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Discoveries in Texas Court Part 5: Depositions


Table of Contents

Welcome to our final entry of the series on the discovery process in Texas court. As you know, discovery is where both parties gather information before a trial to facilitate a smooth and simple process. By this point the compilation of information is nearly complete through interrogatories, and request for production, disclosure, and admission. And now, depositions are the final part of discovery.

Depositions are interviews of parties to the case, as well as third parties (such as witnesses) with information about the case. Although depositions do not take place in a court room, similar rules apply. The lawyers are present, the witness is sworn in by a court reporter, and must answer questions honestly. A stenographer records the interview, which is submitted to the court. For convenience, the rules around the rigidity of deposition allow plenty of wiggle room. Depositions can by done over the telephone or videoed in person (without a stenographer). In Texas court, a deposition video can even be used in lieu of a live testimony.

A notice of intent will be served within a reasonable time of the deposition. The deponent will be notified to appear for a deposition through their attorney. If the deponent is a third party, a subpoena is served for the person to show up at a certain time and place to give their deposition. The notice also includes the identity of the witness, the means of conducting the recording, and any additional attendees.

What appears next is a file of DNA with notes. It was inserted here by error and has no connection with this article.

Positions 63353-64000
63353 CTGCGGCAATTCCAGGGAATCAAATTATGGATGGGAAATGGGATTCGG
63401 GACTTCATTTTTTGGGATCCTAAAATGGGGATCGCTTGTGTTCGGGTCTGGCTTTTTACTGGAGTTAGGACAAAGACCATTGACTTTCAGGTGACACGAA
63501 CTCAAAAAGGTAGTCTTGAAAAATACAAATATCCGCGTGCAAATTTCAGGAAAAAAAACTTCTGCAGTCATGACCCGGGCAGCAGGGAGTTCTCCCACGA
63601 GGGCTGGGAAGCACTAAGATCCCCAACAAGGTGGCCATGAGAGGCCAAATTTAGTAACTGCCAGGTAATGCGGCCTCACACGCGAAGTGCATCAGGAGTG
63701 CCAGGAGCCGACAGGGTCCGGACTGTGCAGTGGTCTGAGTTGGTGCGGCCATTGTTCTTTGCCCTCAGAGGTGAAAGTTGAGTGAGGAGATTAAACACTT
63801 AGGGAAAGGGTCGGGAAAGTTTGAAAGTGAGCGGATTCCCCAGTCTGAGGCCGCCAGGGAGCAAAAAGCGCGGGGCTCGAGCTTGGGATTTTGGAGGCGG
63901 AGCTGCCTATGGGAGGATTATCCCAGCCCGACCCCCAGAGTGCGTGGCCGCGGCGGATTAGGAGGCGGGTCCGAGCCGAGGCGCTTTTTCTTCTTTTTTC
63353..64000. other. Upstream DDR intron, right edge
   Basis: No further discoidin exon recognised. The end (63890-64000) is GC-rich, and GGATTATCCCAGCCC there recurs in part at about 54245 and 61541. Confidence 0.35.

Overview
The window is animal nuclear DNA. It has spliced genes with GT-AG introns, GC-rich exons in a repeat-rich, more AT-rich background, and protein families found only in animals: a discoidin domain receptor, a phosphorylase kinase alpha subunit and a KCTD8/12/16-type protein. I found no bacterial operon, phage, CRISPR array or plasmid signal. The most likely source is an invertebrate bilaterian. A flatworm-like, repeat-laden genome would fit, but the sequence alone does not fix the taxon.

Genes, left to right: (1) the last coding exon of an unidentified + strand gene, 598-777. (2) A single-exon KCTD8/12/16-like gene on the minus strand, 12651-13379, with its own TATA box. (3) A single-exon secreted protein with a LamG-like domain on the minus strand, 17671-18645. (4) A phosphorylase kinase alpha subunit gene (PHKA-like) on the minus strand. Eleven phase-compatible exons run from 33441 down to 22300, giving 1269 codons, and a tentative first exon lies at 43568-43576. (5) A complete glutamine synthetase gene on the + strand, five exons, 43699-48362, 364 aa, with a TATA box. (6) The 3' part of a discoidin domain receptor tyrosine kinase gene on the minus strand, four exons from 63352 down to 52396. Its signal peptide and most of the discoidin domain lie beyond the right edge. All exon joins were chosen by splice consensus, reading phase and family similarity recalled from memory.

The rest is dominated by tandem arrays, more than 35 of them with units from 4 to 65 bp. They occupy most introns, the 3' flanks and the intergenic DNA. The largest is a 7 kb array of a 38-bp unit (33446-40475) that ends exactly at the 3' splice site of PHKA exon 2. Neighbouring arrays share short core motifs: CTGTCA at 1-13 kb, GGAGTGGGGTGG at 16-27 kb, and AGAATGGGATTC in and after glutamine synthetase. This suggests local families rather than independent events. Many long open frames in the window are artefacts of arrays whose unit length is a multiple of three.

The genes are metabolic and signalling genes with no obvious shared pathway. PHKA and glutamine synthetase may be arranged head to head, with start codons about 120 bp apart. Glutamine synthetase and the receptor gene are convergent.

Although depositions might seem informal, they are integral to the case, so you must treat it as such. Like testimonies in court, depositions can be unpredictable. If you are a plaintiff in a case, you will likely be deposed. This can be a stressful process so it helps to prepare yourself beforehand. You will be asked questions. Answer them simply, and do not give any extraneous information. This is not the time to argue…answer concisely and truthfully. “Yes” and “no” are your go-to responses. “I don’t remember” is also acceptable. Take your time in answering. Even better, take a deep breath before answering, too. Your attorney will review the previous information from discovery with you, so you have a good idea of what questions are coming and how to respond.

This concludes our series on discovery in Texas courts. You will benefit in knowing this process beforehand to prepare you for the best possible outcome. We will be there with you for every step of the way to make sure you receive recourse and compensation you deserve. If you are not currently a client but believe you are involved in a situation that requires legal action, please call Reich and Binstock now.




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